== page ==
Vacuum chucks may develop leaks in the system, which scale in complexity and number as the part size goes up. You also have to ensure that your fixture still holds the part flat, and if multiple operations are necessary, it can be tricky to get good side-to-side registration between operations where the part is flipped.
You’ll also come across companies that specialize in workholding technologies, such as Mitee Bite. They create clamps and other products that make fixturing easy, even for very large or complex parts. These products are typically meant to work with t-slots, which are found in almost all milling machine tables. There are many other specialty workholding systems that meet very specific needs. Take this freeze-clamping system, which uses a very cold plate to freeze a delicate part to a surface, so it can be milled without using a potentially-damaging clamping device like a machinist vise.
Workholding for Mass Production
When Mass Production is the end goal, the workholding strategy changes. One primary goal during production is to keep the machines running as much as possible. In order to do this, the “takt time” or time between the beginning of each operation, should be minimized. There are a few solutions for this in milling.
A pallet holding many pieces of stock for milling. (Source)
Pallets and tombstones fall under one category of workholding, where multiple pieces of stock are prepared outside of the machine while it’s cutting another pallet or tombstone. They hold many pieces of stock and can be loaded into and out of a machine in seconds, often by loading onto a vacuum or other quick-change fixture. A pallet is a flat plate that holds many parts, while tombstones are typically large structures that rise off of the milling bed and hold parts on multiple sidessa.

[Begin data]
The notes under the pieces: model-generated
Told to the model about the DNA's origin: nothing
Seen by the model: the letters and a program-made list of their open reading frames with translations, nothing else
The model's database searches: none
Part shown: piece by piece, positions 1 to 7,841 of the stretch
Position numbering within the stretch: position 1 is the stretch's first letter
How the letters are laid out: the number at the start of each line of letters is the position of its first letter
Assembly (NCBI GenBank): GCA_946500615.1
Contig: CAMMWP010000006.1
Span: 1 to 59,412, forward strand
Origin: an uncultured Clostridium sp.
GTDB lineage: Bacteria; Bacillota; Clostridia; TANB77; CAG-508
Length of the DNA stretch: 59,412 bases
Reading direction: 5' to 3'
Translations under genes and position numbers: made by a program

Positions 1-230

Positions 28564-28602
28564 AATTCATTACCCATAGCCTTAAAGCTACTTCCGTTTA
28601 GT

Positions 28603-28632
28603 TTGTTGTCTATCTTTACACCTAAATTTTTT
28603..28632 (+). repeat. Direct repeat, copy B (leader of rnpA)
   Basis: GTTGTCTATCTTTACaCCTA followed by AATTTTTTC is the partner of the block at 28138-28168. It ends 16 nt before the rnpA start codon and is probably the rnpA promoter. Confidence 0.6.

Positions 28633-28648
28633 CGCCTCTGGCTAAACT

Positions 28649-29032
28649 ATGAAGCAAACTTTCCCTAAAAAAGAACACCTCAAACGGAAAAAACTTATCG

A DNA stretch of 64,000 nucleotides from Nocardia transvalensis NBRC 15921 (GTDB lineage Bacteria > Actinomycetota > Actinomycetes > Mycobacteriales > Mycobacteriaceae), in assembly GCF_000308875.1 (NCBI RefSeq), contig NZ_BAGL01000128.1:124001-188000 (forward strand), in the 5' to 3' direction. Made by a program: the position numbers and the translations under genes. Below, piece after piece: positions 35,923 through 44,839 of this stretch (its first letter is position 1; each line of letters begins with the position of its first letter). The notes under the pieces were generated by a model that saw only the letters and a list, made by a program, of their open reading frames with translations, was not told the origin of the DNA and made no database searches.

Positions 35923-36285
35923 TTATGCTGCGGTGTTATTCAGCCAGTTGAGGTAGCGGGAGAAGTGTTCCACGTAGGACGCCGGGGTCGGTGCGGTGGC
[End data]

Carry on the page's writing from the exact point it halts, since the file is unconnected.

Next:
A large array of modular tombstones ready to be loaded. (Source)
Tombstones are common in 5-axis machines where the mill can easily access all sides of the stone. They also lend themselves well to horizontal milling machines, where the spindle comes in from the side and mills each part in a 3-axis configuration, before the tombstone is spun around for the spindle to access another side. Horizontal mills and tombstones also lend themselves to mass production due to their advantage in chip control: instead of having to deal with chips falling all over the work in a vertical machine, chips fall right past the work and spindle in a horizontal mill.
Workholding in Lathes
Since lathes typically turn cylindrical parts, they can often be held with the same style of workholding, including collets and hydraulic chucks. Mass produced turned parts requires additional equipment. This is where bar feeders come in: as long as the stock size stays the same, many bars can be loaded into the feeder and are fed, bit by bit, into the lathe until they’re used up.
A bar feeder set up to the left of a lathe. (Source)
Lathes with production capabilities typically come with a parts catcher as well: usually a small bin that that swings out on an arm to catch each part as they’re cut off. With short cycle times, a bar feeder, and a parts catcher, a powerful lathe can crank out hundreds or thousands of parts in a single “lights-off” period, without any human intervention.
Workholding is often a complex, but necessary, problem to solve in manufacturing. CNC milling production quantities, or the milling of parts with complex profiles, requires careful consideration of the workholding method.
Talk to your production vendor about what type of workholding is right for your project.